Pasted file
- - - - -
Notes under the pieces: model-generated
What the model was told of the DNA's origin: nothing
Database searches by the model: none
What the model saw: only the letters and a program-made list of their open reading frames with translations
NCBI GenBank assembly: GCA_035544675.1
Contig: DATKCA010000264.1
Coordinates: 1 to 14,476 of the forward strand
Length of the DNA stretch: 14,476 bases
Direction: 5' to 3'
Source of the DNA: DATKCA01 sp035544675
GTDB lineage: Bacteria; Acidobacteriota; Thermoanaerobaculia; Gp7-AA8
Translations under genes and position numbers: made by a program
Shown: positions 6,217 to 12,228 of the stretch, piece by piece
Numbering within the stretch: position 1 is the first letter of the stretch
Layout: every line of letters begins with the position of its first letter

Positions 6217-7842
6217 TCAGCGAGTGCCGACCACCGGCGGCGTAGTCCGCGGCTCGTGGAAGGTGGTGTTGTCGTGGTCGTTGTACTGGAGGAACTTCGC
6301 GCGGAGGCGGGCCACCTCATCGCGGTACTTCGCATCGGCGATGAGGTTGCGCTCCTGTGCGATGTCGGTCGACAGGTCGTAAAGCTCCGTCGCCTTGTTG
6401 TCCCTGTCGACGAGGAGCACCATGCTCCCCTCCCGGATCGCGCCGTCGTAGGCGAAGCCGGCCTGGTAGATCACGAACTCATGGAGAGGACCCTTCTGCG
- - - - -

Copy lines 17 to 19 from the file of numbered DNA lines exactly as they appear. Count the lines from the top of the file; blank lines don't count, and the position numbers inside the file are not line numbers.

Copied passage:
6217 TCAGCGAGTGCCGACCACCGGCGGCGTAGTCCGCGGCTCGTGGAAGGTGGTGTTGTCGTGGTCGTTGTACTGGAGGAACTTCGC
6301 GCGGAGGCGGGCCACCTCATCGCGGTACTTCGCATCGGCGATGAGGTTGCGCTCCTGTGCGATGTCGGTCGACAGGTCGTAAAGCTCCGTCGCCTTGTTG
6401 TCCCTGTCGACGAGGAGCACCATGCTCCCCTCCCGGATCGCGCCGTCGTAGGCGAAGCCGGCCTGGTAGATCACGAACTCATGGAGAGGACCCTTCTGCG